Brendan Fernandes’s practice straddles the intersection of art and dance, addressing questions of labor, queerness, colonialism, and the formation of identity. For the New York nonprofit Recess, Fernandes has produced Steady Pulse, a project which comprises Minimalist-inspired sculptural elements and a series of events that call to mind the Pulse massacre in Orlando and the vitality of the body in times of political precarity. Every Tuesday and Thursday from 3 to 6 PM, through August 26, 2017, dancers will hold open rehearsals of the collaborative dance piece Hit Back. On August 19, 2017, from 3 to 5 PM, Fernandes will be in discussion with Kavita S. Kulkarni. On August 25, 2017, from 7 to 9 PM, Recess will host Fernandes’s dance performance and party Free Fall, honoring the Pulse tragedy and the dance floor as a space of sanctuary, featuring DJ Thomas Ian Campbell. And on August 26, 2017, from 12 to 6 PM, visitors are invited to mark the dance floor in Make Your Mark, an event inspired by an AIDS memorial in California. Steady Pulse is on view until September 1, 2017.
TWO EVENTS that deeply affected me last year were the Pulse nightclub massacre and Trump’s win, which still is difficult to say out loud. I began to really think about my political agency and my responsibilities as an artist. The title of Steady Pulse at Recess references the Orlando massacre in June 2016, but it also comes out of the idea of the dance floor as a space of agency. The dance floor is a space of support—a physical, architectural support—but also a support system that questions the body’s relationship to it as it moves on it. I wanted to create a queer space—a space that is constantly in action, in flux, in a non-definitive moment. It’s always becoming something else. At Recess, there are dance parties, conversations, gatherings, moments when we’re performing, and moments in which the piece acts as a static art installation.
Dancers often speak about how the dance floor hits the body. There’s a sensation of penetration, pain, and pleasure, but also one of agency. At Recess there are panels painted in flesh tones. They have rubber spacers beneath them that create resistance—a little bit of a bounce, a little bit of give, so you are not hitting the body as hard when you are moving on it. For me, that question of the barrier is where the social and political aspect of agency comes in. The barrier of the rubber against the floor creates resistance, separating the body from the floor, but also giving the performer the ability to endure longer, to last longer in the action of dancing.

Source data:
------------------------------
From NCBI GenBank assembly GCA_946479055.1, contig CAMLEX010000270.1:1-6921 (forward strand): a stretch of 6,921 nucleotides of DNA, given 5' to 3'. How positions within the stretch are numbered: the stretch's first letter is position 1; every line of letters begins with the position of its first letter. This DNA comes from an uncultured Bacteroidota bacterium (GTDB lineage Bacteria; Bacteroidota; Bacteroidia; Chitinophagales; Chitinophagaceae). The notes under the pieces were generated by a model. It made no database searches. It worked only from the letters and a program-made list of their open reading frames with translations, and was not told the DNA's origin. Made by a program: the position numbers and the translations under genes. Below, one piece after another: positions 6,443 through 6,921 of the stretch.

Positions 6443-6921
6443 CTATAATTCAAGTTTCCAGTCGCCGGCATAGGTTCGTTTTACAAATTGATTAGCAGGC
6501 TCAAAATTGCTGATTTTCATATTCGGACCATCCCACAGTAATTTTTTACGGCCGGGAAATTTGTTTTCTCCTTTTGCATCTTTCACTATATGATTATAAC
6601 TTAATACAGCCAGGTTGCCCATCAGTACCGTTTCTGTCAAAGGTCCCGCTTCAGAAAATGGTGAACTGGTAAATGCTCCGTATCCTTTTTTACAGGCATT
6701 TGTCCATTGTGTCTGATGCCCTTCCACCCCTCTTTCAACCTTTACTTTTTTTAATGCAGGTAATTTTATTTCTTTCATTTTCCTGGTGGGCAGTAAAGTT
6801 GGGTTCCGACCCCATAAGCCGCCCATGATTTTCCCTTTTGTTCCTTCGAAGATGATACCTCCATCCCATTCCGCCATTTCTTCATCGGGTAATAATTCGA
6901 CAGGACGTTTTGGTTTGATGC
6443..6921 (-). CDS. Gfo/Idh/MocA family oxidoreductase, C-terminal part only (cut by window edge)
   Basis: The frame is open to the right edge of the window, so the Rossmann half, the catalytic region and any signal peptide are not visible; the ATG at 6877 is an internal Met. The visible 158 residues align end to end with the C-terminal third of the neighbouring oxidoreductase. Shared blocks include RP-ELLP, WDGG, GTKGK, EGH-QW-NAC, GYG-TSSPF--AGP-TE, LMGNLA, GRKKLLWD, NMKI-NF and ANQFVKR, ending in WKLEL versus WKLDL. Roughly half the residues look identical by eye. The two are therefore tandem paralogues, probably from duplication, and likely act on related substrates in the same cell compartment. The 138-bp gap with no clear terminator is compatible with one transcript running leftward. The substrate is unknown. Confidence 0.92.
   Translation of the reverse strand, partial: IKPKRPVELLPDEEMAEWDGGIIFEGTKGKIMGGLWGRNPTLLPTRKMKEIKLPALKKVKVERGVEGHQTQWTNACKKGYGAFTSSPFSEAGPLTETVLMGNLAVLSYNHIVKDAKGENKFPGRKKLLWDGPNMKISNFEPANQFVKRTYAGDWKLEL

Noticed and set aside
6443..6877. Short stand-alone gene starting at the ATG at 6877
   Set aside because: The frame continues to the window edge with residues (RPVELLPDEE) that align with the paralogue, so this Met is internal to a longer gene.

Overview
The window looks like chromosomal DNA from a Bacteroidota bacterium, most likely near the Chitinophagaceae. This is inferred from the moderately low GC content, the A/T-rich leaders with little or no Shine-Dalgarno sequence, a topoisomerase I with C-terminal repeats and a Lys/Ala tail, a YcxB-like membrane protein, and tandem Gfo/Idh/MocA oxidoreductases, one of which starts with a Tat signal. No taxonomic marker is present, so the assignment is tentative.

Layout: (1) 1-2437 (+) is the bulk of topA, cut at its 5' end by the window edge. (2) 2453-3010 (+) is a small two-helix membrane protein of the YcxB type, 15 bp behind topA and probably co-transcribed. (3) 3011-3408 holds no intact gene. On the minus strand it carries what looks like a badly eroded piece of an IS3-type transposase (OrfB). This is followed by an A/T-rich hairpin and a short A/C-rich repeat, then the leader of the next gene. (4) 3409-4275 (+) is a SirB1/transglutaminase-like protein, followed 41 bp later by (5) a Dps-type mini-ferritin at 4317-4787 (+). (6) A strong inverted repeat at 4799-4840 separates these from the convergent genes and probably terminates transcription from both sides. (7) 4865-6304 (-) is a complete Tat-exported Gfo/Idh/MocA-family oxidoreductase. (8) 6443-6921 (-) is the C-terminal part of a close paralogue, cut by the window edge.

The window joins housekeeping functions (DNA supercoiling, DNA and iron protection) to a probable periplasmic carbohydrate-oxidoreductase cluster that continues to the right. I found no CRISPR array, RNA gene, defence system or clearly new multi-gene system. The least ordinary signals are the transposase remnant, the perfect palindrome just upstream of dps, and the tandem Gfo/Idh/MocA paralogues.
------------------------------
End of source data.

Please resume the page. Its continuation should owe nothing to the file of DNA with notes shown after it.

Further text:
The panels within the installation are painted in flesh tones. Whether or not there are bodies moving within it, the panels act as indexes of bodies. When a dancer is lying on top of one of the panels, it creates an intimate moment as if they were lying on top of another body. It’s meant to be a reflection on the different ways a body can be present in space—presence is implied through shape, color, and index, and through the actual physical presence of bodies breathing, moving, or being still. There are also gray felt mats in the installation that become placeholders for the body; they create horizontal spaces where a body could fall, could be held, or could pray.
Falling and the possibility of falling in this piece are really important because it’s read as a sociopolitical gesture. In dance, you can never fall. Falling on stage, unless it is choreographed, is a mistake. In my choreography, there are many moments of falling, of feeling the resistance of the floor. But in the end, there’s always that action of standing back up. We stand up even after we fall. So it’s never an ending. It becomes an action through which new possibilities for resistance and movement may be found.
The piece I'm currently working on at Recess is Hit Back. For me, hitting back is not always a violent gesture. I’m trying to find out: if something hits you, how do you hit back to regain your agency? And can this be done in a nonviolent way? In the piece, I work very collaboratively with the dancers to think about ways of playing with these floor panels that have resistance to them. The gestures have become very interesting. A lot of them have referenced resuscitation movements, where the body is pushing against the floor and the sprung floor panels are pushing back. They reference gestures of intimacy and care, of picking up, and of holding each other.
There are forty-nine coat hangers in the installation, and they reference the forty-nine victims of the Pulse massacre. The dancers wear jumpsuits made by the Rational Dress Society, but not all the dancers are there all the time, so a garment might just be hanging there, without a body. They will take the jumpsuits off the rack, and they will hold them. They will dance with them. They will fold them. I’m playing a lot with gestures of commodification and commercialization. These movements evoke how the body is commodified, even through the means of performing or in the club.